Water plays an important role in maintaining a child’s overall health, such as regulating temperature, protecting sensitive tissues, transporting nutrients, and ridding the body of wastes. Drinking sufficient amounts of water can have many health benefits, such as reduced dental cavities and maintaining a healthy weight. Yet, most children and adolescents do not consume enough water.
States and school districts can improve drinking water availability to ensure that all kids, no matter where they live, have access to free, clean drinking water in school. Studies show when water bottle filling stations are installed in schools, students nearly triple how much water they drink at lunch time. Plus, the likelihood of kids in those same schools being at an unhealthy weight is greatly reduced.
Drinking enough water may also improve a child’s performance in school and has been shown to help with reasoning skills and short-term memory. It also can help with visual attention and fine motor skills, making it easier for children to learn what they are reading.
Amid the COVID-19 pandemic, the CDC now encourages staff and students to bring their own water to minimize use and touching of water fountains. In one study, water fountains and manual pencil sharpener handles were determined to be the germiest surfaces in classrooms. Water bottle filling stations and personal water bottles may help reduce the spread of germs and disease.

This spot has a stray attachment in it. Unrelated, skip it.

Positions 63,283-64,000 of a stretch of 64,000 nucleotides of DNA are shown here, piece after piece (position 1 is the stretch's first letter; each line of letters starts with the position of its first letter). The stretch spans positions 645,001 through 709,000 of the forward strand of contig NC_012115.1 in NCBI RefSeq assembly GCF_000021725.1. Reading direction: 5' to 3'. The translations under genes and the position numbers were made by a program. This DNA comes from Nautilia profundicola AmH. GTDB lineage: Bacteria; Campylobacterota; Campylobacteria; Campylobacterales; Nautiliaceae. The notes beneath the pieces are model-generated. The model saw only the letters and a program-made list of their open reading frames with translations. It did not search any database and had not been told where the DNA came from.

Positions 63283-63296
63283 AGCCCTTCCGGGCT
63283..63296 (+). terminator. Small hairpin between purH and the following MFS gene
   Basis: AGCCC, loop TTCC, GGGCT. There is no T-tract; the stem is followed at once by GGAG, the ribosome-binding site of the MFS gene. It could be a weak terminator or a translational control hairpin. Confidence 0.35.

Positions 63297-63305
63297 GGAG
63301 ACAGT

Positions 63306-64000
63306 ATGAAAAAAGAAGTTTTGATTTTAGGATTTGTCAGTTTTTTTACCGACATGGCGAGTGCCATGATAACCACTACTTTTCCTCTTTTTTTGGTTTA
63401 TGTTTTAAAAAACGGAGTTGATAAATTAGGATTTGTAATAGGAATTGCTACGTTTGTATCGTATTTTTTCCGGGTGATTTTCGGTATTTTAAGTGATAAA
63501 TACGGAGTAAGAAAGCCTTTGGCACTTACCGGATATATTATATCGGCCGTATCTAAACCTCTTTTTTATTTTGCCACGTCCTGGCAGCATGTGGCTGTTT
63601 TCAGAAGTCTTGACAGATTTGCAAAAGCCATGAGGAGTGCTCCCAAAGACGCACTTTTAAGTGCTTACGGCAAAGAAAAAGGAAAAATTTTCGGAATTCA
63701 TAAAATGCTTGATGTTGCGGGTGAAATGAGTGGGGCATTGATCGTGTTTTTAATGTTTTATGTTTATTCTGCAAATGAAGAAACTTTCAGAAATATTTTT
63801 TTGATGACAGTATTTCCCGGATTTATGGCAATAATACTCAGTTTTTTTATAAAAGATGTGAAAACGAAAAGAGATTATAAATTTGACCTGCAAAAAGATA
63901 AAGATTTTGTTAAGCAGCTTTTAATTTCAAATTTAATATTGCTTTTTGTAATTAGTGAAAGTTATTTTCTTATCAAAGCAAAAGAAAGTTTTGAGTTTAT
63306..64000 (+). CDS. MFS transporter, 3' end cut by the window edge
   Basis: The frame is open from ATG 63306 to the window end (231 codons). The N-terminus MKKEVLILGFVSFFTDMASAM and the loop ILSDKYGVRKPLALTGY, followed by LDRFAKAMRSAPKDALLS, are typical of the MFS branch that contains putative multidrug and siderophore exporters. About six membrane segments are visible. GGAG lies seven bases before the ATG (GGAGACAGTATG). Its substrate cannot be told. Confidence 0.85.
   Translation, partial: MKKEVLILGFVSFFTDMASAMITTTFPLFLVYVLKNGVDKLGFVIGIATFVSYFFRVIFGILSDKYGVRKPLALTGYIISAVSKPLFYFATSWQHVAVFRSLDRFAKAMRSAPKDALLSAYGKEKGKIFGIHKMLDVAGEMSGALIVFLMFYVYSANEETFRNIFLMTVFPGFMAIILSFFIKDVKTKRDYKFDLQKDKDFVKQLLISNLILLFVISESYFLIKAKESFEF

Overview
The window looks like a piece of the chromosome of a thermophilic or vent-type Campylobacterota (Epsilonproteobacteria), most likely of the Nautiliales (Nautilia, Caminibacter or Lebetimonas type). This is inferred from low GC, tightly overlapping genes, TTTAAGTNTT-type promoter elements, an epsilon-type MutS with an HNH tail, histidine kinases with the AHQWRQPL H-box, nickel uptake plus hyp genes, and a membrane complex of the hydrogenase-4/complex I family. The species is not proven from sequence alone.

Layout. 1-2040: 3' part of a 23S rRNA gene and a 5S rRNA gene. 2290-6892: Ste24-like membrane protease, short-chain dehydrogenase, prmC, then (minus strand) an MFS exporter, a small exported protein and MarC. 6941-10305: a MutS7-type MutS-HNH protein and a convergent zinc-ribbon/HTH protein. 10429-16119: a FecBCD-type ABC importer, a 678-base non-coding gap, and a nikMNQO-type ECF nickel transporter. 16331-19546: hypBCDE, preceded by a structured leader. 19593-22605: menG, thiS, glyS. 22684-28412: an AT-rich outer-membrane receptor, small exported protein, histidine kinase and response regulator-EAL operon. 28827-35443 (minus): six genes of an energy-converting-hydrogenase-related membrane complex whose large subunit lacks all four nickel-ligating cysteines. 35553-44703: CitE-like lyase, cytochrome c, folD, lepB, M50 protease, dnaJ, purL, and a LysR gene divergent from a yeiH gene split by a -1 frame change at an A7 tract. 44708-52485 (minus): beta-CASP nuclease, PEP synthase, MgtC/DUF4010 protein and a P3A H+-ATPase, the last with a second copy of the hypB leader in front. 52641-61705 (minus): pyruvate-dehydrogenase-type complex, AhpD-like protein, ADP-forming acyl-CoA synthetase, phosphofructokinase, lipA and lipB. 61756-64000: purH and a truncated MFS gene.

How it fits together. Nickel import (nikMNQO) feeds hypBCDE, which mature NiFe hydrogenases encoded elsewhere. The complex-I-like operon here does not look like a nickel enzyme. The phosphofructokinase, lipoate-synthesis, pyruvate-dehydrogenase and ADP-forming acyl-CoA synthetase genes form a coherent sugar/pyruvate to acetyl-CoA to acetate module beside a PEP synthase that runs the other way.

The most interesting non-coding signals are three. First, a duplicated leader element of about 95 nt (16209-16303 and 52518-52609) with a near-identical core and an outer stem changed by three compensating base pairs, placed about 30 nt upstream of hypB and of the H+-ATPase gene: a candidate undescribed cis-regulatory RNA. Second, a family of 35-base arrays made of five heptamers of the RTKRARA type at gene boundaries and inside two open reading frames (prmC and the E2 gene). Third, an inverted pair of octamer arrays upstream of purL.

The American Heart Association Advocates
The American Heart Association (AHA) supports enacting policies that ensure all newly constructed schools and schools undergoing major renovations install water bottle filling stations as well as allow students to carry water bottle to schools.
- Download our fact sheet: What's the Germiest Thing in a School?
- Visit Healthy Drinks, Healthy Kids
- Voices for Healthy Kids: Water Access in Schools campaign toolkit
hero_image_alt_text===Girl with water bottle
thumbnail_alt_text===Girl with water bottle